How to call HttpClient.PostAsync with a query string

This has to be one of the most non-discoverable APIs ever, and annoyed the hell out of me earler today. Hence my posting it here so that others may not have to struggle over something so trivial.

All I want to do is post a query string to an URL asynchronously, but the second parameter, which is of type HttpContent, is a mystery that your average Google search does not unveil… (I eventually found the answer here on Rick Strahl’s blog.)

Let’s say you want to post to http://SomeUrl.somewhere with a query string of ThisIs=Annoying

using System;
using System.Collections.Generic;
using System.Net;
using System.Net.Http;

namespace Demo
{
    public class Example
    {
        public async void AsyncPost()
        {
            var values = new Dictionary<string, string>();
            values.Add("ThisIs", "Annoying");
            var content = new FormUrlEncodedContent(values);

            using (var client = new HttpClient())
            {
                try
                {
                    var httpResponseMessage = await client.PostAsync("http://SomeUrl.somewhere", content);

                    if (httpResponseMessage.StatusCode == HttpStatusCode.OK)
                    {
                        // Do something...
                    }
                }
                catch (OperationCanceledException) { }
            }
        }
    }
}
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About Jerome

I am a senior C# developer in Johannesburg, South Africa. I am also a recovering addict, who spent nearly eight years using methamphetamine. I write on my recovery blog about my lessons learned and sometimes give advice to others who have made similar mistakes, often from my viewpoint as an atheist, and I also write some C# programming articles on my programming blog.
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7 Responses to How to call HttpClient.PostAsync with a query string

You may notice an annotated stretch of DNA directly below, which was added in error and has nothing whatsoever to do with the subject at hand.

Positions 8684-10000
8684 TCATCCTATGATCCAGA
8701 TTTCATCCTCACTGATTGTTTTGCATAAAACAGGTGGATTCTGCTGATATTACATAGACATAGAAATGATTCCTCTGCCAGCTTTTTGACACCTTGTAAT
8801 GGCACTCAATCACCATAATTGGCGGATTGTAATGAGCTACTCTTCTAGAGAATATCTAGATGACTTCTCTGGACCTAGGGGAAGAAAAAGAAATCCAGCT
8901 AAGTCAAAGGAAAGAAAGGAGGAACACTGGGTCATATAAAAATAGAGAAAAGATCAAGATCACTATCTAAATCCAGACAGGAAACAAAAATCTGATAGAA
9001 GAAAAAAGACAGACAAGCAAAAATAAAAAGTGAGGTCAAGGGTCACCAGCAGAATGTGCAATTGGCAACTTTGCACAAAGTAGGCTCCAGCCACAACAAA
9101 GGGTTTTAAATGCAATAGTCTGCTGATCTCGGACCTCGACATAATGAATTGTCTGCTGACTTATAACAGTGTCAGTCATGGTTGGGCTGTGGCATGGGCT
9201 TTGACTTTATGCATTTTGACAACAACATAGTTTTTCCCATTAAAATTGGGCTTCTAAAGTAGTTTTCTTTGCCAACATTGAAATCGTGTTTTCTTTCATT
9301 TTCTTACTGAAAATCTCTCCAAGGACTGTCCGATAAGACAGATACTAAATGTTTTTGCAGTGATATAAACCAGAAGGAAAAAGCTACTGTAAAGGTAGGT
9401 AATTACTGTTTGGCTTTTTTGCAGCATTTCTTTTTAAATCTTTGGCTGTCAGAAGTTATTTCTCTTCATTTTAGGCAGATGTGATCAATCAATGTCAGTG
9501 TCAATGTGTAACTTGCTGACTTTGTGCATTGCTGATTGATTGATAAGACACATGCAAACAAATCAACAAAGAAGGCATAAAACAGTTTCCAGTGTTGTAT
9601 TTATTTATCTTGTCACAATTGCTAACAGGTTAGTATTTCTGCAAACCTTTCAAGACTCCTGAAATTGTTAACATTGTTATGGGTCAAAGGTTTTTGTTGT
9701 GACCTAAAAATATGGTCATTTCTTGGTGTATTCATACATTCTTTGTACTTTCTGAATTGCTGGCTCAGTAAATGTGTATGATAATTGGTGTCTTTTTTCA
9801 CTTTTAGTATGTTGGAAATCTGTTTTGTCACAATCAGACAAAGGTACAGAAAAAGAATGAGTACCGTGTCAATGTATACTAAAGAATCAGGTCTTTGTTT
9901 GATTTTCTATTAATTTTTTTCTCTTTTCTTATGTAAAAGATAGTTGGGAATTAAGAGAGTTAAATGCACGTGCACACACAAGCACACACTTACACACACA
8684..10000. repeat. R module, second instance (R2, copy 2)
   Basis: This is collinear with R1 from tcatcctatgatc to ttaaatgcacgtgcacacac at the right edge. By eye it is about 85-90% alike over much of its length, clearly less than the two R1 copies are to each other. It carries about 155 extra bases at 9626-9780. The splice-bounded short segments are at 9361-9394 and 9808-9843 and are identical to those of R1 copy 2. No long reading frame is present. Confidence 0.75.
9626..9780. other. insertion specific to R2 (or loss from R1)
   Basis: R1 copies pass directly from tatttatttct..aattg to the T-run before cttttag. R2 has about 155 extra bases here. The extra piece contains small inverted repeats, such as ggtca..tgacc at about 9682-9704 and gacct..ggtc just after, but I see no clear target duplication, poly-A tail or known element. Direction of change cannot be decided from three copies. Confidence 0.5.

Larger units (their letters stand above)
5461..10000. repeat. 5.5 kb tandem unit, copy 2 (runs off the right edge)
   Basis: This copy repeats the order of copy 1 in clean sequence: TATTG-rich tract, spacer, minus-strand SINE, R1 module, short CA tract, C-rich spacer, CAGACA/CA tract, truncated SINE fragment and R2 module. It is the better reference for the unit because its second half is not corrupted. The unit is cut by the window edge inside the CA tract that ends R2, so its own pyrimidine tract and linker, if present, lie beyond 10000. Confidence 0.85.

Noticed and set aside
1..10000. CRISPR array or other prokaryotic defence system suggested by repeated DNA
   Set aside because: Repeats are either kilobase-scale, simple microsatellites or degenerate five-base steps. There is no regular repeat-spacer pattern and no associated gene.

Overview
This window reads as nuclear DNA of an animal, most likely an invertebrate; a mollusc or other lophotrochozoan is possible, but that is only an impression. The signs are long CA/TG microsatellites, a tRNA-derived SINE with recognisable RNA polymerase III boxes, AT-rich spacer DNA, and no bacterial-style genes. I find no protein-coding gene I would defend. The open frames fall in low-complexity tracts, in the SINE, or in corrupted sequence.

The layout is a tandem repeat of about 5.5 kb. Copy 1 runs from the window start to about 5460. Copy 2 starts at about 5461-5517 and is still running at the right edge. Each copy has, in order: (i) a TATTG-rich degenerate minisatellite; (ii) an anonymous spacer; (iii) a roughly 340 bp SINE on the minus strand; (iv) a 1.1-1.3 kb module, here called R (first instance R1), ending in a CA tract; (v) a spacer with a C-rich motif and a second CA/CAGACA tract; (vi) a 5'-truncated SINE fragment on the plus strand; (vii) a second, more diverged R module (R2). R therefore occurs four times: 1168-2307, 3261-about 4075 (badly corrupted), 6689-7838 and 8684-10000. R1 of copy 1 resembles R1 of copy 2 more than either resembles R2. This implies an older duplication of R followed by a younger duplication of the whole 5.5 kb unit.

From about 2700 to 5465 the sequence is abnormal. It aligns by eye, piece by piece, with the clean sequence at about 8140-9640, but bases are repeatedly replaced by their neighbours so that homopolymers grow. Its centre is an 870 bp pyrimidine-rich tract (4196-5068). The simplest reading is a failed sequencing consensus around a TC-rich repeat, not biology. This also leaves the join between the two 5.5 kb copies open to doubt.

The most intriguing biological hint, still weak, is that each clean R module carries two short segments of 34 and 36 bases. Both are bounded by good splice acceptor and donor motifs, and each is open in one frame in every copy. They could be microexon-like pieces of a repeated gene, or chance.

1. Nexxkinn says:

    this is very useful for me, when i realised that Google Search becomes shittier and even shittier than bing search…
    thank you very much!

    Liked by 1 person

  2. Thanks Jerome !. I had a hard time today trying to get this to work and your blog post helped me.

    I’m using StringContent instead of FormUrlEncodedContent so I can simply serialize an object and pass it to the StringContent constructor.

    cheers
    Harold

    Liked by 1 person

  3. Yasitha says:

    How can I change this to post a string array instead of string values

    Like

    • Jerome says:

      Do you really want to pass an entire array as a query string? It makes more sense if you pass a few strings, instead of an array, and give each string a name.

      I suppose if you really wanted to be lazy, you could use a for loop through the array, using the index for each element’s key in the dictionary. Then encode the dictionary as in my example..

      Like

      • Yasitha says:

        I mean not a single string array. Consider I have three params. Two are strings and one is a string array. Anyway I was able to create a Object for this and I serialized it and sent.

        Liked by 1 person

  4. okg says:

    Thanks a lot! worked as expected!!

    Liked by 1 person

  5. Tom C says:

    Amen! I have been looking for this off and on for 2 days.
    Thanks for posting it.
    I’m constantly amazed at how bad Google search and MSDN documentation is.

    Like

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